Anyone, anywhere on the globe, can participate by posting a “selfie” with their local environment as a backdrop. Post your photo to Twitter, Instagram or Google+ using the hashtag #GlobalSelfie. Photos tagged #GlobalSelfie will be used to create a mosaic image of Earth. We want our HOBY Alumni to crowd source with them! Tag #HOBYALUMNI on your global selfie and share your photo with us below! For details on how to participate, visit:http://www.nasa.gov/globalselfie/#.U1a0dvldWSo
GET TO IT!
We also wanted to share this great article that we had been saving up in honor of today. It Highlights HOBY Alum and clean water activist, Kaitlyn Quinn.
Article byApr 09, 2014
Bayonne youth are doing their part to bring about greater awareness of the environment and how things must be changed to save our natural resources.
Bayonne teen Kaitlyn Quinn, inspired by the Hackensack Riverkeeper “Swimmable Waters Action Day” message that Hudson County may be the only place in New Jersey without a daily and safe natural swimmable resource, helped initiate a local “United Nations World Water Day – Clean Water Matters” essay contest. which helped celebrate the observance on March 22.
Quinn, a former Holy Family Academy student now attending Saint Dominic Academy in Jersey City, had been selected to represent Holy Family, which closed in 2013, at the Hugh O’Brien Youth Leadership Program (HOBY) at Monmouth University in West Long Branch.
“HOBY is a two-day conference dedicated to showing young people the significance of community service and how they are capable of making a difference in the world, even at a young age,” a spokesman said.
“The goal of the project was to promote literacy among young people, and I wanted to make the effort relevant,” Quinn said. “Even though Bayonne is surrounded by water on three sides, we have to travel many miles to enjoy beaches that we could visit just blocks away.”
“I wanted other teenagers to help raise the awareness of this issue and that we deserve clean waters,” she said. “I thought an environmental essay contest was the right choice. The environment provides us with many rewards if we nurture it. There is incredible potential for our waterways and their habitats.”
“The goal of the project was to promote literacy among young people and I wanted to make the effort relevant.” – Kaitlyn Quinn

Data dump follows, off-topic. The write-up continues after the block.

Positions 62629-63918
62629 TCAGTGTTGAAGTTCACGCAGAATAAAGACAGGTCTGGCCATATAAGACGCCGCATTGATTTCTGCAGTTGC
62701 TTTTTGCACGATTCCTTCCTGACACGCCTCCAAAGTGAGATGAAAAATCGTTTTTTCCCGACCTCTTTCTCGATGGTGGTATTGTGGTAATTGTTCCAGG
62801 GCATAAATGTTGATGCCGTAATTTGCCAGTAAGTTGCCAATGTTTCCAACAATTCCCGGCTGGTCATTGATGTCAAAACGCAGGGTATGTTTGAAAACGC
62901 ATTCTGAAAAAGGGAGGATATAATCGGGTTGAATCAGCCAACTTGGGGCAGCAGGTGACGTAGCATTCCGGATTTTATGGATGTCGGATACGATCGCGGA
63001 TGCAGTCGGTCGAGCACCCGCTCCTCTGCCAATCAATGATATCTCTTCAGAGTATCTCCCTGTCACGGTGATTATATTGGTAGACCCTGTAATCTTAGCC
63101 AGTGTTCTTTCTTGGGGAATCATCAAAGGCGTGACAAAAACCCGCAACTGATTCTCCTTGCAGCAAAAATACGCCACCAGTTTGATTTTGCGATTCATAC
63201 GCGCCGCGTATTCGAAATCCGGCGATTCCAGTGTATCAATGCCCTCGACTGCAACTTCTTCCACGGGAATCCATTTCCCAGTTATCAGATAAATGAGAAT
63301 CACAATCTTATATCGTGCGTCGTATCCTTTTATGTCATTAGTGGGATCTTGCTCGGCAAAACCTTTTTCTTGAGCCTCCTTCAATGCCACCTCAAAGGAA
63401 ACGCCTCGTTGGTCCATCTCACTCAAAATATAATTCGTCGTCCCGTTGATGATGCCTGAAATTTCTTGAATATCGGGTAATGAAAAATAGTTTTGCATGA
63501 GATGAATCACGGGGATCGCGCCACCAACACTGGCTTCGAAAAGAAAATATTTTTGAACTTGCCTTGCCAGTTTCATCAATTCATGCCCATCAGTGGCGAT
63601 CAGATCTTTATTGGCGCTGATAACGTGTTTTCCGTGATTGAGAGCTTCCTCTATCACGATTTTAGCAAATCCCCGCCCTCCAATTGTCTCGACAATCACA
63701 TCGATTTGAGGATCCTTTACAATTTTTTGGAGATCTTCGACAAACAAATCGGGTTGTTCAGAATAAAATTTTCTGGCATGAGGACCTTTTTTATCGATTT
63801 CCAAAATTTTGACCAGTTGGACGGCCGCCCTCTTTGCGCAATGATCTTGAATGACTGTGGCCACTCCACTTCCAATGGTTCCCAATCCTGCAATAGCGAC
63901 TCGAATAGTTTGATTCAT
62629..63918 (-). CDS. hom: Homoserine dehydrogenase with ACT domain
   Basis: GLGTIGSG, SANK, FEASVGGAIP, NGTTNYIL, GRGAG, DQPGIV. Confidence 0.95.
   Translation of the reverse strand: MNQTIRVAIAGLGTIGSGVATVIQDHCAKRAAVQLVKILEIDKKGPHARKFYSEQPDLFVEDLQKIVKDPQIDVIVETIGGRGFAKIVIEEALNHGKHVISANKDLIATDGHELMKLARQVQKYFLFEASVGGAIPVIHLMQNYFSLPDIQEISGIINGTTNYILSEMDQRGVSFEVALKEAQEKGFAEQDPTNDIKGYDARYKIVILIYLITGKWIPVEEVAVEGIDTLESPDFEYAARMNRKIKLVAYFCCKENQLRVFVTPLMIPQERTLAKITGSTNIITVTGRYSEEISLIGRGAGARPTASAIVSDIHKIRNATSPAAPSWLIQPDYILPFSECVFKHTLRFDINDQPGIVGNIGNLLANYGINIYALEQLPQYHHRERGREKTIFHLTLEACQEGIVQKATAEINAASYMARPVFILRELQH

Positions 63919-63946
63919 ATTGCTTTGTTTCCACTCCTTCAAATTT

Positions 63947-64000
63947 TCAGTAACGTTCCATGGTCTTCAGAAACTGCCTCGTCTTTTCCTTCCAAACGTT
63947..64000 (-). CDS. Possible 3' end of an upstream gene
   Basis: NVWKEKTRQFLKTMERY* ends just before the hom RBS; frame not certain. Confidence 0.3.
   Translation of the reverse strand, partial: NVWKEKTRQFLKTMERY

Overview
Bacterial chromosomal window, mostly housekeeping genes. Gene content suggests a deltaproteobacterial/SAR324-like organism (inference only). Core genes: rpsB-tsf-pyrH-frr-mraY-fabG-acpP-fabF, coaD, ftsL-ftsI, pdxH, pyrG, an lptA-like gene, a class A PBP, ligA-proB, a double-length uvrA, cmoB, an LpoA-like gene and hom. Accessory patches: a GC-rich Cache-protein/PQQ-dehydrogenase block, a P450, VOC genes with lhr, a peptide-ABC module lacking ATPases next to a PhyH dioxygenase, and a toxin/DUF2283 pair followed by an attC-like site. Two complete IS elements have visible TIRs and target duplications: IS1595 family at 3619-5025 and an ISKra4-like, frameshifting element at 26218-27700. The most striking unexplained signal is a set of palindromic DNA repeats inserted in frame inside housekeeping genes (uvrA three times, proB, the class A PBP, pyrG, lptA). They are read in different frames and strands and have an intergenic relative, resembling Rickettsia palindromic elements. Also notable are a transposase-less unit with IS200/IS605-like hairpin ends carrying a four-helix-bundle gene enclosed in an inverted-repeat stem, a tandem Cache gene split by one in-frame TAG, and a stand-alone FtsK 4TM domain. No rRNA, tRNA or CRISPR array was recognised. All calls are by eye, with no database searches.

“We need to keep asking ourselves and our leaders, ‘Why can’t Hudson County residents use their natural water sources the way that people of other counties use their natural water sources?’,” Quinn said.
The contest winners were fourth grade students Kayla Godesky of Horace Mann School and Mikayla Carrillo of Midtown Community School.
“I really hope that we clean all of the waters around Hudson County so one day we will be able to swim in these waterways,” Godesky wrote.
“Cleaner bays and rivers help everyone,” Carrillo wrote. “Residents would have places to go with their families that are safe and fun and are close to home instead of leaving the county or state.”
“Humans have the vital responsibility of maintaining a healthy environment for all organisms,” Bayonne High School winner junior Emily Szymanski noted. “Steps must be taken to achieve clean, swimmable waters for recreation and more importantly, a balanced and stable ecosystem. At the local level, communities can take an active role by supporting infrastructure upgrades.”
The essay contest was a cooperative effort among the Bayonne Board of Education, Hackensack Riverkeeper, New York/New Jersey Baykeeper, and the Conserve Wildlife Foundation of New Jersey.
“The Hackensack Riverkeeper has always counted the city of Bayonne as one of our best friends and most active partners,” said Hackensack Riverkeeper Captain Hugh Carola. “It is no surprise that Bayonne’s young people are thinking long and hard about issues of clean water. As they live in a city built on a peninsula, they cannot help but consider such issues and how their generation can fix the problems left by shortsighted decisions made in years past. We at Hackensack Riverkeeper always stand ready to help the good people of Bayonne—especially the young—to connect with the waterways that are theirs by right.”
“New York/New Jersey Baykeeper is proud and supportive of efforts to promote the value of clean water in urban areas,” said Deputy Director Greg Remaud. “There is no tool more powerful for positive change then the thoughts and words of an individual who cares about something that is important to us all. Kaitlin’s initiative is a call to action to clean and better steward our urban waterways for current and future generations.”
City students bring talents
“There’s no better way to make our urban waterways healthy again than to awaken children and their families to the coastal waters all around them,” said David Wheeler, Conserve Wildlife Foundation of New Jersey executive director. “The students of Bayonne are bringing their talents and enthusiasm to such an important issue that can improve the quality of life for all Bayonne residents.”
“Environmental education is a priority for the school district and this partnership supports our model of education so students see the connections between their actions and the impact on the environment,” said Bayonne Public Schools Language Arts, Social Studies and Library/Media Services Director Dan Ward.
Spoils of the winners
The essay winners and their classmates now have the opportunity to study the Hackensack River Watershed on a Hackensack Riverkeeper Eco-Cruise.
Tell us how YOU take care of our planet!